Russian President Vladimir Putin’s two-day visit to Japan is over. The world media was flooded with reports on that visit due to the islands disputed since WWII and Japan’s territorial claims to Russia therein. The two countries’ high-level dialogue had two major issues: peace treaty and four islands known as Southern Kuril Islands – Iturup, Kunashir, Shikotan and a group of Habomai Islands.
In an interview with Nippon TV (Nippon Television Network Corporation) and Yomiuri Shimbun newspaper prior to the visit, Vladimir Putin presented the normalization program with Japan. Generally, the president spoke about the need for “creating an atmosphere of trust and friendship between the two nations and peoples.” As a measure of “building confidence and friendship,” “large-scale economic activities will be launched to cover the Kuril Islands too. It may be achieved by solving purely humanitarian issues, for instance, unhindered visa-free travel by former residents of the Southern Kuril Islands to where they used to live: visiting cemeteries, native places and so on,” the president said. Actually, Russia sees wider opportunities of economic cooperation than just “joint” economic activity on the four islands.
The “confidence and friendship” depends on some political issues too. “We need to understand the degree of Japan’s freedom and what steps it is ready to take. We should look into this, as these are not minor issues. Our foundation for signing a peace agreement will depend on them,” Vladimir Putin said.
Well, since 2000, Japan’s economy has experienced recession four times. Since 2013, due to Prime Minister Shinzo Abe’s program, an insignificant growth of 1.4% was registered. Then it was the highest indicator in G7. A year later, Japan saw no growth. In 2015, the growth was just 0.5%. After nuclear reactors were suspended in Japan due to the earthquake and tsunami of 2011, Japan’s industrial sector and its households became more than even dependent on import of fossil fuels. This is a significant pressure on economy. However, Abe’s government seeks to reanimate the nuclear power generation in the country on a “safe basis” and in 2015, two nuclear power plants were reactivated in Japan.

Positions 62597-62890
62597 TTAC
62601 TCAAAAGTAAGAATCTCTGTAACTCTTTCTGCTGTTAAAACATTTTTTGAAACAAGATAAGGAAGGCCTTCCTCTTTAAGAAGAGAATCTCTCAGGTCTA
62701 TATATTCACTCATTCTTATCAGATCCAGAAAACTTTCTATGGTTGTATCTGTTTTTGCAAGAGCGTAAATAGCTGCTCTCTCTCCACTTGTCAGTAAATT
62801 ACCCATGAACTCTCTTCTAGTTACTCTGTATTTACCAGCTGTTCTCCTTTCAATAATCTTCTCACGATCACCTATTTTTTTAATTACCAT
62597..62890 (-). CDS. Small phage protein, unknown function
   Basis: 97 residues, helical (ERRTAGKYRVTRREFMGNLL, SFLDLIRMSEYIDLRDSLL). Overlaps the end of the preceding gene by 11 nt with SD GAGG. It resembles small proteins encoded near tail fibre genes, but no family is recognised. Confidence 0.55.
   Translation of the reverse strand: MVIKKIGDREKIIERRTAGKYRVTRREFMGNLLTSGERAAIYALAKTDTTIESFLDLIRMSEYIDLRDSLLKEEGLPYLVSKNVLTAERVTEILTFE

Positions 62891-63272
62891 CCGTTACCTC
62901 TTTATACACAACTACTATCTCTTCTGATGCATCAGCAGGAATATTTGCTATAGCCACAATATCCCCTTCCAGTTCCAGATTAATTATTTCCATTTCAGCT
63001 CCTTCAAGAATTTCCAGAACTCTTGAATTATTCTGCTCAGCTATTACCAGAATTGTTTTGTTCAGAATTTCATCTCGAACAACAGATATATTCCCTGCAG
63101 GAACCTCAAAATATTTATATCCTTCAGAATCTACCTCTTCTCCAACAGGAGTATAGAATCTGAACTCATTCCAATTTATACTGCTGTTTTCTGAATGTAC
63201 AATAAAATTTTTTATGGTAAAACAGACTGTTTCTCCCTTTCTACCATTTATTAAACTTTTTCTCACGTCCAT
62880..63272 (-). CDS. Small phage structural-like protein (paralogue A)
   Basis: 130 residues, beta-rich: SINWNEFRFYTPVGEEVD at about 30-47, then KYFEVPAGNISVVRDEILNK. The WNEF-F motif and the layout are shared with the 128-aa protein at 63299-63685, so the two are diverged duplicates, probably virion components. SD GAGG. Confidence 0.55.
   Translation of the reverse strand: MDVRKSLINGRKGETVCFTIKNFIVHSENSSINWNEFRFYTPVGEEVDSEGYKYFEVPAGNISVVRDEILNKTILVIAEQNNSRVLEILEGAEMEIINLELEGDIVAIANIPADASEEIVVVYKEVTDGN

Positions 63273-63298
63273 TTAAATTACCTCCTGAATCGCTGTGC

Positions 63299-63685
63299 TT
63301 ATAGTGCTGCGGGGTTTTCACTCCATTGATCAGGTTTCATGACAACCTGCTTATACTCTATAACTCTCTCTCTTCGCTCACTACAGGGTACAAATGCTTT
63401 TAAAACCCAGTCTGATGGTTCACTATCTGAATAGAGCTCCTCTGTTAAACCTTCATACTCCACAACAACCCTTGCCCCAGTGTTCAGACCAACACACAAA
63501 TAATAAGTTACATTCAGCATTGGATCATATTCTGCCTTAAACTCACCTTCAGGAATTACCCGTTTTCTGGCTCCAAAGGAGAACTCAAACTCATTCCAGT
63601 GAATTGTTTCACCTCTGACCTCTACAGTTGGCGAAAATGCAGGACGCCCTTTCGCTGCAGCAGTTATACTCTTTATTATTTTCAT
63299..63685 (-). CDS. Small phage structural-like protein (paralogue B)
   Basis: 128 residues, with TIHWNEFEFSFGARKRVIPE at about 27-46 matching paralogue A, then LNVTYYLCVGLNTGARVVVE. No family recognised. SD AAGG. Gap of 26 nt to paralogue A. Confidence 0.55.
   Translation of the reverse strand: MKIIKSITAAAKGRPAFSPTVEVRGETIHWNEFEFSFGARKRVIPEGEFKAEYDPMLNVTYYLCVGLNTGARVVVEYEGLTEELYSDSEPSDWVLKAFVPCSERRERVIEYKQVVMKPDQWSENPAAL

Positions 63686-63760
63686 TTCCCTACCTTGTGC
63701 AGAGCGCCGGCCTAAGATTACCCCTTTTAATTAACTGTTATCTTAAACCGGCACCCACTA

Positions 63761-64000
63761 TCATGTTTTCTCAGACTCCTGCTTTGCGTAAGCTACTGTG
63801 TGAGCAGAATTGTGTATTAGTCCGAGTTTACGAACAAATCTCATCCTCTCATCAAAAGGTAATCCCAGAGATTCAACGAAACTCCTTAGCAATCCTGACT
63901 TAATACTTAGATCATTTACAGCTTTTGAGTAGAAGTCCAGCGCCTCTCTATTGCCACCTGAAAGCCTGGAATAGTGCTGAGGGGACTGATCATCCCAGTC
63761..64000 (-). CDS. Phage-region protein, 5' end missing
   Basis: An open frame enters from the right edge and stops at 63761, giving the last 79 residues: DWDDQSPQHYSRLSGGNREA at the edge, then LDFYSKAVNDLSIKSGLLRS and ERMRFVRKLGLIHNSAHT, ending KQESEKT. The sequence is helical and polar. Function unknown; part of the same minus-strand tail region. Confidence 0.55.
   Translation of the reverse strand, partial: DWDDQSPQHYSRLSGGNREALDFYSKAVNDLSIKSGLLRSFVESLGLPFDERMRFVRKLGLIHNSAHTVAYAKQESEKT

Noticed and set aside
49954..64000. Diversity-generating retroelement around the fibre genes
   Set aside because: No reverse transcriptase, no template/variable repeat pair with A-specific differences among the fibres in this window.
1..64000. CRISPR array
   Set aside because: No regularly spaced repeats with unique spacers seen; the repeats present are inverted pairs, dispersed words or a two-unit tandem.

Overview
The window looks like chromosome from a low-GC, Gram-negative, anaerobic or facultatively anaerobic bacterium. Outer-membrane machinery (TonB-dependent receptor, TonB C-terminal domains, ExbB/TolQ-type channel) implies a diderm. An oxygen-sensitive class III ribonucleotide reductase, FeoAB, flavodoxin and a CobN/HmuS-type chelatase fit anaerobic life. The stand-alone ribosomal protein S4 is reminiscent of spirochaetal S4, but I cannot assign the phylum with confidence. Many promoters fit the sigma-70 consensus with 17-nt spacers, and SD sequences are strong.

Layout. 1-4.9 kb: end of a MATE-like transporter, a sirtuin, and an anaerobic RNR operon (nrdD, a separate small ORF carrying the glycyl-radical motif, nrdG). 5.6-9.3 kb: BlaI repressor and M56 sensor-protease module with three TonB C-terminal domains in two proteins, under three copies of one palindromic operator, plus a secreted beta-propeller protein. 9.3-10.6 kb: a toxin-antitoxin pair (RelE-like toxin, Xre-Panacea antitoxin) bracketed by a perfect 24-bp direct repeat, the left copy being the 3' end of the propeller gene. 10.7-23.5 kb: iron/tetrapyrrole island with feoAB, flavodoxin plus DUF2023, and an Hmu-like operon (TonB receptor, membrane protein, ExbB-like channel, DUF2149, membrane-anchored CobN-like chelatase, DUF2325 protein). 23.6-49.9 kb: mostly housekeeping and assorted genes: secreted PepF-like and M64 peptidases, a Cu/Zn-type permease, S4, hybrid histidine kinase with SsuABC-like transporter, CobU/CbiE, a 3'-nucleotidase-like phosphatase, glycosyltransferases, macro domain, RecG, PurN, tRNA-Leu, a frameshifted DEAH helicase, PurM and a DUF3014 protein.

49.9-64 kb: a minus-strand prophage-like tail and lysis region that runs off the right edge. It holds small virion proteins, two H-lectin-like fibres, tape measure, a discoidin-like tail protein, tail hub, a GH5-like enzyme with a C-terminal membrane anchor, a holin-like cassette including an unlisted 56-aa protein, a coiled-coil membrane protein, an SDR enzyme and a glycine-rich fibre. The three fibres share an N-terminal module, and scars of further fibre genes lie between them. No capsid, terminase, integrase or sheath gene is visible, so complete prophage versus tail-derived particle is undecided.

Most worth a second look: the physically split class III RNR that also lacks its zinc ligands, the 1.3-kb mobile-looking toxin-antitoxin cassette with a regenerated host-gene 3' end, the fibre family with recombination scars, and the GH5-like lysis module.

Japan’s debt burden is rather heavy - 230% of GDP and there is upwards trend of this indicator. The country suffers a high budget deficit, - 5.4% of GDP. The country has high reserves, about $1.2 trillion, though this figure does not look impressive amid $5.18 trillion foreign debt.
Japan is suffering from deflation too and trying to fight it with Abe’s “recipe” i.e. devaluation of the national currency. Since 2011, the Japanese Yen has depreciated against U.S. dollar from 79 to 117 Yens per 1 US dollar.
Yet, the national currency devaluation has not triggered any significant growth of the Japanese export. Therefore, the foreign trade balance of Japan is not sustainable. In the meantime, Japan’s industrial capital drain continues amid high cost of labor force and jobs-for-life system. At the same time the unemployment level is low, though for Japan is still high - nearly 6%.
Demographic decline, low birthrate and ageing population is a long-term problem for economy of Japan.
As Prime Minister Abe is concerned over economic growth problems, Russia’s leadership is trying to take advantage of the situation suggesting new economic opportunities to Japan, including in the energy sector. Japan needs economic growth through increasing exports of either goods or capital. Note that Japan’s investments in Russia in 2015 increased by 51%, though total volume of foreign investments in Russia decreased by more than 70%. Russia does need loans, technologies and investments, especially Russia’s Far East. The country is keen to supply its energy commodities to the Japanese market. From Gazprom’s viewpoint, the most efficient energy project would be the gas pipeline from Sakhalin to Hokkaido. Yet, in the case of Sakhalin, it is important that the most valuable part of this island with energy resources belonged to Japan before 1945 and Japanese do not forget about that circumstance.